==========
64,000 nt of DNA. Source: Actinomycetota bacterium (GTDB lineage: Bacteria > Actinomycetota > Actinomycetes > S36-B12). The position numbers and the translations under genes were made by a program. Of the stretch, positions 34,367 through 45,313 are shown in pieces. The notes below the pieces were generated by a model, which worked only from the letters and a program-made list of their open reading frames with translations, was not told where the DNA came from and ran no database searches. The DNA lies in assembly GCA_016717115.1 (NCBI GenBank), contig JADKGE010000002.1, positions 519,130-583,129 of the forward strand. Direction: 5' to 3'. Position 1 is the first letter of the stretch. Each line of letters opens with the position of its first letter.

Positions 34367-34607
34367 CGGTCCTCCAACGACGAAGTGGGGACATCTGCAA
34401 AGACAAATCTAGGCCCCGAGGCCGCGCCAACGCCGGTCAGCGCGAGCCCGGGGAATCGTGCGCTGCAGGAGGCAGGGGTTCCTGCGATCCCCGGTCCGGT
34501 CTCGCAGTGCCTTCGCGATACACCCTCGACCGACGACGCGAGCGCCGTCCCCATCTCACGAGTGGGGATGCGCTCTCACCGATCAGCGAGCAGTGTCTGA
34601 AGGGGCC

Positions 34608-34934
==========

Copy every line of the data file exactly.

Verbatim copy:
64,000 nt of DNA. Source: Actinomycetota bacterium (GTDB lineage: Bacteria > Actinomycetota > Actinomycetes > S36-B12). The position numbers and the translations under genes were made by a program. Of the stretch, positions 34,367 through 45,313 are shown in pieces. The notes below the pieces were generated by a model, which worked only from the letters and a program-made list of their open reading frames with translations, was not told where the DNA came from and ran no database searches. The DNA lies in assembly GCA_016717115.1 (NCBI GenBank), contig JADKGE010000002.1, positions 519,130-583,129 of the forward strand. Direction: 5' to 3'. Position 1 is the first letter of the stretch. Each line of letters opens with the position of its first letter.

Positions 34367-34607
34367 CGGTCCTCCAACGACGAAGTGGGGACATCTGCAA
34401 AGACAAATCTAGGCCCCGAGGCCGCGCCAACGCCGGTCAGCGCGAGCCCGGGGAATCGTGCGCTGCAGGAGGCAGGGGTTCCTGCGATCCCCGGTCCGGT
34501 CTCGCAGTGCCTTCGCGATACACCCTCGACCGACGACGCGAGCGCCGTCCCCATCTCACGAGTGGGGATGCGCTCTCACCGATCAGCGAGCAGTGTCTGA
34601 AGGGGCC

Positions 34608-34934